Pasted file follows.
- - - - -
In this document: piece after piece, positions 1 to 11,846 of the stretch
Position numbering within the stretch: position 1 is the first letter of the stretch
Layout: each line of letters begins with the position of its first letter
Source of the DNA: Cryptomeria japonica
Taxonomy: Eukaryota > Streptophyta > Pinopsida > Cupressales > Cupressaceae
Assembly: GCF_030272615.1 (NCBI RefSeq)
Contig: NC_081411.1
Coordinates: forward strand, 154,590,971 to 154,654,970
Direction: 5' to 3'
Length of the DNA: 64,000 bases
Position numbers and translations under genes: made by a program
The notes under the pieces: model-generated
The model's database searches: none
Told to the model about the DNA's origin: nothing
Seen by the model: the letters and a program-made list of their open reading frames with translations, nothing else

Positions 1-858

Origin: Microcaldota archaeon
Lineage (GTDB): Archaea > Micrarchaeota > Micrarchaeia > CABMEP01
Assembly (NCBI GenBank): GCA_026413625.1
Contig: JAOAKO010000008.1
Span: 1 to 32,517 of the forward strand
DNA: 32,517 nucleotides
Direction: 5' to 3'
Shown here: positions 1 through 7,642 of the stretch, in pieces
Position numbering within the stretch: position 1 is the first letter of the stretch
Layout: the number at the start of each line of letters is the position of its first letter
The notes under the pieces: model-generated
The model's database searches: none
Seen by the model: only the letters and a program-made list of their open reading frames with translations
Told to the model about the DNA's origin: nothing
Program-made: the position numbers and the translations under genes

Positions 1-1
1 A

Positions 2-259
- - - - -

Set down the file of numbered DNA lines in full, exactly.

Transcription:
In this document: piece after piece, positions 1 to 11,846 of the stretch
Position numbering within the stretch: position 1 is the first letter of the stretch
Layout: each line of letters begins with the position of its first letter
Source of the DNA: Cryptomeria japonica
Taxonomy: Eukaryota > Streptophyta > Pinopsida > Cupressales > Cupressaceae
Assembly: GCF_030272615.1 (NCBI RefSeq)
Contig: NC_081411.1
Coordinates: forward strand, 154,590,971 to 154,654,970
Direction: 5' to 3'
Length of the DNA: 64,000 bases
Position numbers and translations under genes: made by a program
The notes under the pieces: model-generated
The model's database searches: none
Told to the model about the DNA's origin: nothing
Seen by the model: the letters and a program-made list of their open reading frames with translations, nothing else

Positions 1-858

Origin: Microcaldota archaeon
Lineage (GTDB): Archaea > Micrarchaeota > Micrarchaeia > CABMEP01
Assembly (NCBI GenBank): GCA_026413625.1
Contig: JAOAKO010000008.1
Span: 1 to 32,517 of the forward strand
DNA: 32,517 nucleotides
Direction: 5' to 3'
Shown here: positions 1 through 7,642 of the stretch, in pieces
Position numbering within the stretch: position 1 is the first letter of the stretch
Layout: the number at the start of each line of letters is the position of its first letter
The notes under the pieces: model-generated
The model's database searches: none
Seen by the model: only the letters and a program-made list of their open reading frames with translations
Told to the model about the DNA's origin: nothing
Program-made: the position numbers and the translations under genes

Positions 1-1
1 A

Positions 2-259